Improved and simplified methods for specifying positions of the electrode bands of a cochlear implant array
AuthorCohen, Lawrence T.; XU, JIN; Xu, Shi Ang; Clark, Graeme M.
Source TitleAmerican Journal of Otology
Document TypeJournal Article
CitationsCohen, L. T., Xu, J., Xu, S. A., & Clark, G. M. (1996). Improved and simplified methods for specifying positions of the electrode bands of a cochlear implant array. American Journal of Otology, 17, 859-865.
Access StatusOpen Access
This is a publisher’s version of an article published in American Journal of Otology 1996. This version is reproduced with permission of Lippincott Wilkins & Williams.
Objective: To develop techniques for measuring the positions of the individual electrodes of a multiple channel cochlear implant and for estimating associated characteristic frequencies. Background: Information concerning the positions of the individual electrodes of a cochlear implant array is important for analyzing speech perception or psychophysical data and for optimizing speech-processing strategies. This study presents two techniques for obtaining such information from postoperative plain film radiographs. Methods: A template spiral shape, derived from analysis of the radiographs of 30 cochlear implant patients, is used to obtain measurements of the angular positions of the electrode bands within scala tympani. A research technique measures angular positions and estimates characteristic frequencies for all electrode bands but requires that the positions of two cochlear landmarks and all electrode bands be digitized. A clinical technique provides similar angle and frequency estimates but requires a minimum of information to be extracted visually from the radiograph. The lateral positions of the bands are estimated, in the research technique, using mean outer and inner wall functions obtained from 11 Silastic molds of scala tympani. Results: The mean position of the implanted array relative to the mean scala tympani outer wall function was consistent with published histologic observations of implanted temporal bones. Measured angles did not vary greatly with experimenter or with rotation of the cochlea relative to the radiographic beam by up to 20°. Conclusions: The techniques described allow, principally, measurement of the longitudinal positions of the bands of a cochlear implant in scala tympani and estimation of corresponding characteristic frequencies.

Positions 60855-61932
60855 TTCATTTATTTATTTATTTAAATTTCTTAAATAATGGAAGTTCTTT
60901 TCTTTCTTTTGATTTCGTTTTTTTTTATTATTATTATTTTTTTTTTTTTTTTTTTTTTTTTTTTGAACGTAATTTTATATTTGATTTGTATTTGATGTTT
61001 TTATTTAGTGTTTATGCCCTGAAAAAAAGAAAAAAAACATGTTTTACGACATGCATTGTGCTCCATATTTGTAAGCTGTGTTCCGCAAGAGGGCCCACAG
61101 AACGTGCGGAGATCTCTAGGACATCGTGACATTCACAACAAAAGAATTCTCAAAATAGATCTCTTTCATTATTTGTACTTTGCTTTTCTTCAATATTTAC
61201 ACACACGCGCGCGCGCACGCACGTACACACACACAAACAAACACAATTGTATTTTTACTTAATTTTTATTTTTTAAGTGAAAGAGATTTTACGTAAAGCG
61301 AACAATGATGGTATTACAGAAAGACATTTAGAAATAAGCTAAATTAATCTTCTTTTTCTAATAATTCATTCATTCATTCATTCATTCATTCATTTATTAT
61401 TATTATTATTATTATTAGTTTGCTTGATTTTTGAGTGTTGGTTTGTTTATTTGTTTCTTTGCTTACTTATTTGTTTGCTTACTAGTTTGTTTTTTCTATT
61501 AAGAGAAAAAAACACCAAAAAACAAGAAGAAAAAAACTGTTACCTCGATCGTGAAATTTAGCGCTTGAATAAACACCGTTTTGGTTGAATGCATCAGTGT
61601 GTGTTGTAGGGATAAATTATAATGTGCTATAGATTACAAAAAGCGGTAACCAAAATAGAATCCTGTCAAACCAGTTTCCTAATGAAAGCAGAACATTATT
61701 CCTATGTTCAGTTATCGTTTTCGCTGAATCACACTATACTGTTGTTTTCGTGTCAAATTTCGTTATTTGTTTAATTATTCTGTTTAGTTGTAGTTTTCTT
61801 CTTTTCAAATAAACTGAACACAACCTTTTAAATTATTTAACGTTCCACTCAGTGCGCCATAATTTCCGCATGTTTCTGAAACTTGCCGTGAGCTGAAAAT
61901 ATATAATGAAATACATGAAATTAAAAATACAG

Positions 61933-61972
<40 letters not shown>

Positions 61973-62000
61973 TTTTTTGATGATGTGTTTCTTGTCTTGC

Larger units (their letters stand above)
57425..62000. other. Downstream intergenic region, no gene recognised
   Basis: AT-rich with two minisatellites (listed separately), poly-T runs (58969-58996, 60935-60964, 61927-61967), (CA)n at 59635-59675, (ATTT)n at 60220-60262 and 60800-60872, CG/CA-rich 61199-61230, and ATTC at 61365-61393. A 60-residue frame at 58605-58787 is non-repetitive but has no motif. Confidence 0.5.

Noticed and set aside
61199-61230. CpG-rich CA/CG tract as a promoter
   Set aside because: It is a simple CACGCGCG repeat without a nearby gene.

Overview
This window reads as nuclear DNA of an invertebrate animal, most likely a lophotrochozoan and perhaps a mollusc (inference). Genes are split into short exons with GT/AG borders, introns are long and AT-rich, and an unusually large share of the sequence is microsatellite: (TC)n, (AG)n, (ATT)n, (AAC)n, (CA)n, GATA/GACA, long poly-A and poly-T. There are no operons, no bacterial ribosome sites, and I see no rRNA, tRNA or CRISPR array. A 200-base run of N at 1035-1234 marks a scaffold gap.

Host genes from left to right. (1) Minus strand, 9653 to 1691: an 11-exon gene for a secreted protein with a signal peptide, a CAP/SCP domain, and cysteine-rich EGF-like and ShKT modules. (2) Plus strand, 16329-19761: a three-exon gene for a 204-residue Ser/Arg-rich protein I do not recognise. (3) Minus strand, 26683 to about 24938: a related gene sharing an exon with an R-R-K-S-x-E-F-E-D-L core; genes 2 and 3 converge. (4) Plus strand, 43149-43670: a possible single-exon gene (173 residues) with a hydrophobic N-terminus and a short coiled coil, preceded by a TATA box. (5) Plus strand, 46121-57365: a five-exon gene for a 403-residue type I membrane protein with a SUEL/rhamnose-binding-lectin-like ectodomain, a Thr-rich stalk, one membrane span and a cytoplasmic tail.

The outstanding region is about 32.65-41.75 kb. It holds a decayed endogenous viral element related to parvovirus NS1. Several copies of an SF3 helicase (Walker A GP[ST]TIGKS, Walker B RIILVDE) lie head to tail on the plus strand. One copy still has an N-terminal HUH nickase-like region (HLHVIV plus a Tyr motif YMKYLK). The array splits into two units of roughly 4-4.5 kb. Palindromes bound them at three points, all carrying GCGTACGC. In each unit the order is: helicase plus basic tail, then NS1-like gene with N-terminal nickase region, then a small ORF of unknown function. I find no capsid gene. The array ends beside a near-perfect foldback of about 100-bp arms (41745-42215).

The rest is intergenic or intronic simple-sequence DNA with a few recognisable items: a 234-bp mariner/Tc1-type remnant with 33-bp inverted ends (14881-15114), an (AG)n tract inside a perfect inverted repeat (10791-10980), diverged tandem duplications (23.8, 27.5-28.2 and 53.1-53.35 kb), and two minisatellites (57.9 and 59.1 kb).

Keywordscochlear implant array; electrode bands; radiology
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